Ask a Franciscan
Franciscan Father Greg Friedman answers these pastoral questions: What is the sacrament of confirmation all about? Is it still acceptable to have a Mass offered for a deceased loved one?

On Faith & Media
Direct from Hollywood, ACR presents Sister Rose Pacatte from the Daughters of St. Paul. Her mission is to help people of faith understand what we're seeing and hearing all around us. She's an educator, author, movie reviewer for the Catholic press, and she's won numerous awards for her passion to illuminate what's good in today's popular culture. Sister Rose will explore the theme of forgiveness in several contemporary films.

Exploring Our Faith
John Feister's guest is Susan Vogt, who has worked in diocesan family life education for the Catholic Church for over 30 years. This work parallels her marriage for over 30 years to her husband, Jim. In addition to designing and leading marriage preparation and enrichment programs, she has worked as a family counselor and teacher of marriage courses on the high school and college level. Currently Susan is a freelance speaker, author and relationship coach in the areas of marriage, parenting, and spirituality. She's been an advisor to the U.S. Bishops' Committee on Marriage and Family, and she's the author of the Every Day Catholic article "Lent: Have You Given Up on Giving Up?" Susan spoke with John about a positive way to look at "giving things up for Lent."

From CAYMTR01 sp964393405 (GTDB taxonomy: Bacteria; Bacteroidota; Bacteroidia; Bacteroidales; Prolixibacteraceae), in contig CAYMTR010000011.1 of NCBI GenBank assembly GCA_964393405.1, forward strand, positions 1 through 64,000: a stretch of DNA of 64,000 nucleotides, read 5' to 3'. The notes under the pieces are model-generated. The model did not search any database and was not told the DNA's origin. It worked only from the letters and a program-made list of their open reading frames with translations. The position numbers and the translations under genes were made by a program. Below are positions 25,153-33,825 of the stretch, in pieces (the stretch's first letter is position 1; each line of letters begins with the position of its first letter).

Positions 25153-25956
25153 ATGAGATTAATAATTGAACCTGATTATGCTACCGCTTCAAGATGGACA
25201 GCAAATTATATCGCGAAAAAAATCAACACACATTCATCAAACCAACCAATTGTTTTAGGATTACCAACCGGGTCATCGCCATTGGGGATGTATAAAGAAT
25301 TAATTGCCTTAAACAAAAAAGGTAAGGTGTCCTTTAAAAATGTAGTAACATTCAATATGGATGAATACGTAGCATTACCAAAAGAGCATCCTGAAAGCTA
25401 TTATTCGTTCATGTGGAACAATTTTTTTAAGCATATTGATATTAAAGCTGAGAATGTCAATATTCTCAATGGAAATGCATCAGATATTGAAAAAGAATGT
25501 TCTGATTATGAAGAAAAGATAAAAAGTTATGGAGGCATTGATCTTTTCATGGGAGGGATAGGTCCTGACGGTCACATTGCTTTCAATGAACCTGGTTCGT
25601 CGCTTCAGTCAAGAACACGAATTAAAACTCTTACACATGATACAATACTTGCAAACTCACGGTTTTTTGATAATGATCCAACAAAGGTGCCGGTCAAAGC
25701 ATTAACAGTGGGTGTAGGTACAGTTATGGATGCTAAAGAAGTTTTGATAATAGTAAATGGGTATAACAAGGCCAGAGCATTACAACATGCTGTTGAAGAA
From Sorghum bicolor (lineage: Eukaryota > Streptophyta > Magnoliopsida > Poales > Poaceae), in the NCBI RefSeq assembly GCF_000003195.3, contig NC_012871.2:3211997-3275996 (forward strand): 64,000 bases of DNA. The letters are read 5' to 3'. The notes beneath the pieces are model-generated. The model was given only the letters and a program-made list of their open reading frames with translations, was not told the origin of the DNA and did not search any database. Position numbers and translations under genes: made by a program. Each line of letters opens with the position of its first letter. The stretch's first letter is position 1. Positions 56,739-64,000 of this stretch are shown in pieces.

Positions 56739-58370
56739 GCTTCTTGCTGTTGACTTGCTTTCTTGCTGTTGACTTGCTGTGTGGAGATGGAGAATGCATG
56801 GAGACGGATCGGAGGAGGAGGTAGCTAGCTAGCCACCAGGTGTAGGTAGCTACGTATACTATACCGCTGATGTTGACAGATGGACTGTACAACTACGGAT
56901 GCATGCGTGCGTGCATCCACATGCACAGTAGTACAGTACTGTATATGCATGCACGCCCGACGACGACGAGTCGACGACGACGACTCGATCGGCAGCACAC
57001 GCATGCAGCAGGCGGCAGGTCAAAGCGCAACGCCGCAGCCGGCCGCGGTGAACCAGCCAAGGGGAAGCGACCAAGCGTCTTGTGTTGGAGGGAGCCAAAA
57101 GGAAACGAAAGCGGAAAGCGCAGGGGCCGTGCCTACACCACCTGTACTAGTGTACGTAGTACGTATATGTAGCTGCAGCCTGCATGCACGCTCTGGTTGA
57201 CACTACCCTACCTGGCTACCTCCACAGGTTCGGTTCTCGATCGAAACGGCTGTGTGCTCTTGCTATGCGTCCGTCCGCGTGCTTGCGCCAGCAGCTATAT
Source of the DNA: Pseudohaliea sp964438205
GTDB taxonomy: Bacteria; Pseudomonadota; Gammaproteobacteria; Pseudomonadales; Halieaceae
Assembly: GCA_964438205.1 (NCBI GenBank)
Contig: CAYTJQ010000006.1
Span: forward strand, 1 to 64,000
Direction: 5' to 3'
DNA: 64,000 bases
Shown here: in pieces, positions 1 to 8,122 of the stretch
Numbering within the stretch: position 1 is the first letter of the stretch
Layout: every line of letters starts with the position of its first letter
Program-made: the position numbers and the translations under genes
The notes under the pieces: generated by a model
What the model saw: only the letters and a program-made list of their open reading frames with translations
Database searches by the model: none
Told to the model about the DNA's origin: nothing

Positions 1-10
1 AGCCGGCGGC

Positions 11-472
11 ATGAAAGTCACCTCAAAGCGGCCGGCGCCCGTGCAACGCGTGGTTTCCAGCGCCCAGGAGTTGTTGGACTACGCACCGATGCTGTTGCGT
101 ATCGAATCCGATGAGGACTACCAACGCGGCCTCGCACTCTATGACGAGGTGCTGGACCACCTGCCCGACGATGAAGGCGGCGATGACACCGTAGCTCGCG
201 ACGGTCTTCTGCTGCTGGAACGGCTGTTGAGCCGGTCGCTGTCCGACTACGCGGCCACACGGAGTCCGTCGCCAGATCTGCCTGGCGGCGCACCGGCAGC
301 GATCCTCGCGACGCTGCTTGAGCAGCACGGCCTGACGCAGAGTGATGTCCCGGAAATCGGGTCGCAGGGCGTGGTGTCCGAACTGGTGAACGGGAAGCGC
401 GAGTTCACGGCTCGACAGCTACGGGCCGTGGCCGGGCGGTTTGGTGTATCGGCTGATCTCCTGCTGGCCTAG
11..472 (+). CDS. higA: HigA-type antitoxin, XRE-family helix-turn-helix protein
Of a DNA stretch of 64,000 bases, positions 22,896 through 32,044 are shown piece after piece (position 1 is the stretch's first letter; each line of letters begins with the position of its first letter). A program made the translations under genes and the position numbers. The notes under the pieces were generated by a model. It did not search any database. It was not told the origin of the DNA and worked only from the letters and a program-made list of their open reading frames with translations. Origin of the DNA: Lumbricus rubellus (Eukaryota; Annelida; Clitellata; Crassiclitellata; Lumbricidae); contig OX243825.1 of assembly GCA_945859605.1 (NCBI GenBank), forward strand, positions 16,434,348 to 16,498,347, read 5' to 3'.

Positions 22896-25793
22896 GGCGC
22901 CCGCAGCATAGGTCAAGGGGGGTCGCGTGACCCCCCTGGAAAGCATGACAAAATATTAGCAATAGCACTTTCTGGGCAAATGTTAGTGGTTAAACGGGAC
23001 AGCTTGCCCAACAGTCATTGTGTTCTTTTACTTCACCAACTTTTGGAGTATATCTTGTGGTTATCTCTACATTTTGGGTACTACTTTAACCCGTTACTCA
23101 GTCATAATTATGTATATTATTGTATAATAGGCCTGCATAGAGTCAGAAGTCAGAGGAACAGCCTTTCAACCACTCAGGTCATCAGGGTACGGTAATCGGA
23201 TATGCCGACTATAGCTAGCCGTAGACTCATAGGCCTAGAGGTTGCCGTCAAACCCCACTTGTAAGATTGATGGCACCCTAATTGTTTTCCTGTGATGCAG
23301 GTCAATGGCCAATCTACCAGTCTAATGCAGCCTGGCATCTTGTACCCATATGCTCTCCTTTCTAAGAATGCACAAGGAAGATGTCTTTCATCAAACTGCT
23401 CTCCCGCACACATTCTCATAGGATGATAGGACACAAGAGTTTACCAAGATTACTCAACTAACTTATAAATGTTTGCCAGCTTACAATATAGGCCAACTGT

Minute Meditations
Matthew Kelly reads from his book Rediscover Lent, published in print and audiobook form by Franciscan Media.
 
 
Franciscan Radio
Link to audio features Saint of the Day, Sunday Soundbites, Sharing the Word and American Catholic Radio.
American Catholic Radio
A weekly half-hour catechetical program, in the popular style of the Franciscans.